It has been a roller coaster three weeks to say the least; I woke up on June 30 feeling very content knowing we were a simple happy family. We have two daughters — Ektaa and Samta — who are pursuing their Masters and we are a very close-knit family with simple pleasures and middle class values. What followed that evening (the meet where the couple were felicitated) was a real shocker; my husband Dakoju Ravishankar had donated ₹100 crore to The Rotary Foundation!
I had to pinch myself to realise it wasn’t a dream or hallucination when they called us to the stage to felicitate us. Ravi has always been a philanthropist in his own humble way; when I married him 30 years ago all he had was a Suvega (two-wheeler) and a rented house, but he had a heart of gold. In 30 years, he has built up his reserves by working hard. He has built an old-age home in Bengaluru in memory of his late parents who mean the world to him, which is run free of cost for people who are less fortunate. The quality of the home is unparalleled and the food and services fantastic.
He has also built schools with hostels in the Northeast where children don’t get an education due to lack of interest and rivalry between the tribes and families. Here too education is provided free or at a nominal cost with free boarding. These are only some of the avenues he has ventured into. But I know he has big dreams. Sometimes we wonder if he has worked all these years, and is still working, just to support these causes!
He is a workaholic and works almost 18 hours a day; he left last morning at 4 am for Malwan in Maharashtra via Goa. Came back this morning at 9 am and went straight to KGF (Kolar Gold Fields) where he is doing a massive tree plantation project on the Cyanide Dumps — to make the place liveable for the locals as the chemicals used in the gold fields have been detrimental to the health of the people there. He is trying to convert it into a green zone, facing health hazards himself going there as he was a chronic asthmatic. But his priority is to improve the lives of others.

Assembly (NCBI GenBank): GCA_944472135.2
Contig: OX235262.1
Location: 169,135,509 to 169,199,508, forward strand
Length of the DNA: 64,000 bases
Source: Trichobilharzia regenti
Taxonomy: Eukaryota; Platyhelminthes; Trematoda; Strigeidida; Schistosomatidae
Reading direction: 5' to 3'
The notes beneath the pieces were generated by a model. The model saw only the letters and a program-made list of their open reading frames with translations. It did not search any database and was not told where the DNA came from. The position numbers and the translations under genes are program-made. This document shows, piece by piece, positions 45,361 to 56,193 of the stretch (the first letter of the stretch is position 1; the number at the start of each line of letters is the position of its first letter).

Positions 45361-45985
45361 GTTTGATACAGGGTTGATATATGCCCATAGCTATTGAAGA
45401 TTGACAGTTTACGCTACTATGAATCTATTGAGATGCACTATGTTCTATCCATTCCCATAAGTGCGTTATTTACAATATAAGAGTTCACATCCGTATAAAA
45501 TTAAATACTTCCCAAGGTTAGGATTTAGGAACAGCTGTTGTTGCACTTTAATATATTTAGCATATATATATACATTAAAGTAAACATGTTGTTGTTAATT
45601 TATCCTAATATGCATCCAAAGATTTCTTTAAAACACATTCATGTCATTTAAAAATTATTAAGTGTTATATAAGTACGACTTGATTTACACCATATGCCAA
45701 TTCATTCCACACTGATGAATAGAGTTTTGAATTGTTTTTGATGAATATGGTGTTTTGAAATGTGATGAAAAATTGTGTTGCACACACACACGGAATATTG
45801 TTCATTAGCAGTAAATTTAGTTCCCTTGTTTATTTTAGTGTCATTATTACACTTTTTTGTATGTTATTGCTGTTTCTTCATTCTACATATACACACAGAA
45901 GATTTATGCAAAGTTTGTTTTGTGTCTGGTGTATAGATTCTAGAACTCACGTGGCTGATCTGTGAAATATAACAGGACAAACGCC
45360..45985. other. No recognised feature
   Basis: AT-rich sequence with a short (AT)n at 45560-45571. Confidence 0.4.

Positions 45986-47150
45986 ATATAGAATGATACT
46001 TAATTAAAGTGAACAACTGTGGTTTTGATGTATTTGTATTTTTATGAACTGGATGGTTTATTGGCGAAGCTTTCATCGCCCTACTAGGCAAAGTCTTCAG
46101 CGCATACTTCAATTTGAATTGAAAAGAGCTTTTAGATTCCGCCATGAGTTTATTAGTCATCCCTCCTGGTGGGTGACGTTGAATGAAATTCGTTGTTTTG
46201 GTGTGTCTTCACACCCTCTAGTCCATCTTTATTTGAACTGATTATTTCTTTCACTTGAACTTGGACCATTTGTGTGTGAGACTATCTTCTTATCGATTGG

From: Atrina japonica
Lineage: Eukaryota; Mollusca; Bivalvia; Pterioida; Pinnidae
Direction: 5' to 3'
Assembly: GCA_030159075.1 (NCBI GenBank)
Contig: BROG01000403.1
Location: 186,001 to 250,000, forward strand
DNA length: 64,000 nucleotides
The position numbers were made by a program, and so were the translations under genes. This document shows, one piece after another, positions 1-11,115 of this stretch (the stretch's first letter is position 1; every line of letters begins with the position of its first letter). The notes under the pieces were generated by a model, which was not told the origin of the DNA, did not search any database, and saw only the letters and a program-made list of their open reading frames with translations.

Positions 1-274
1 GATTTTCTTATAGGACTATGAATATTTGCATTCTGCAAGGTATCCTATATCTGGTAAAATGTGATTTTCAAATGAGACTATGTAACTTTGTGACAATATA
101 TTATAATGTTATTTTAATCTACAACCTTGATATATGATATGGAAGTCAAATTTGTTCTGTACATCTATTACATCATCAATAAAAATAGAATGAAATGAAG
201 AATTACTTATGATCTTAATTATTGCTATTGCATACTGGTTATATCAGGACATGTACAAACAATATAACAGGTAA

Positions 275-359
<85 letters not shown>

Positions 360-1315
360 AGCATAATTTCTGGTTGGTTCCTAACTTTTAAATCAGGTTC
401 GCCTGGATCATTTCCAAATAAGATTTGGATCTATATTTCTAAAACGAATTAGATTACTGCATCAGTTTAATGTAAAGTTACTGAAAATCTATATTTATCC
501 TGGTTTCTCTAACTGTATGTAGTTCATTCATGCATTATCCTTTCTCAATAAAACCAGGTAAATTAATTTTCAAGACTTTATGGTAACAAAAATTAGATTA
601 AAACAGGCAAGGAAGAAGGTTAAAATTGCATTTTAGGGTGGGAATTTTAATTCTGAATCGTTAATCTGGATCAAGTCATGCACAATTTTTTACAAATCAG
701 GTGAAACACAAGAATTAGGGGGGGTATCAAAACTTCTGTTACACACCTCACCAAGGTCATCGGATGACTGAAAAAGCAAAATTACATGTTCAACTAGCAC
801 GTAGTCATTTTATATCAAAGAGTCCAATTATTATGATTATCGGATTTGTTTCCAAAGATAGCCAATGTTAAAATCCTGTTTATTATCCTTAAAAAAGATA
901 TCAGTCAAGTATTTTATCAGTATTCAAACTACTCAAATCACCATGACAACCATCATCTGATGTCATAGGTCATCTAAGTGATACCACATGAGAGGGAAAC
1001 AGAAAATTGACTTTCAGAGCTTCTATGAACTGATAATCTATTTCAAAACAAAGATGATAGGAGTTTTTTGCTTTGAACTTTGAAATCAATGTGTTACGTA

Why he chose Rotary
On why he chose TRF to part with such a huge chunk of his money, D Ravishankar says, “I’ve grown up among cheats and frauds… I’ve seen society naked and can differentiate between a pure and an evil person. Rotary is a transparent and honest NGO. People don’t like to donate because most money is hard earned and we find every other NGO is a fraud and misuses funds. But Rotary I know is a genuine organisation.”
He touches on another sterling quality of Rotary when he stresses that he is an areligious person who doesn’t “believe in the artificial barriers that religion and caste create — I go to mass on important occasions. I have three sisters, two are Muslim and one Gujarati, and “all of them tie raakhi on me!”
He adds, “I’ve given this money blindly with my eyes closed because the DG, Suresh Hari, is an honest man and I trust him completely.” He has stipulated the core areas on which his money should be spent, and these are education, health, hygiene and sanitation, tribal improvement, microfinance and inter-religious harmony. “Basically, all the components of Happy Schools.”
On whether he would monitor how his money is used, he says emphatically: “Of course. I will keenly follow how that money is used because every paise has been earned through hard work; I have slogged, my father was not a minister. I am very particular about it and wouldn’t even mind leaving Rotary if it goes into wrong hands.”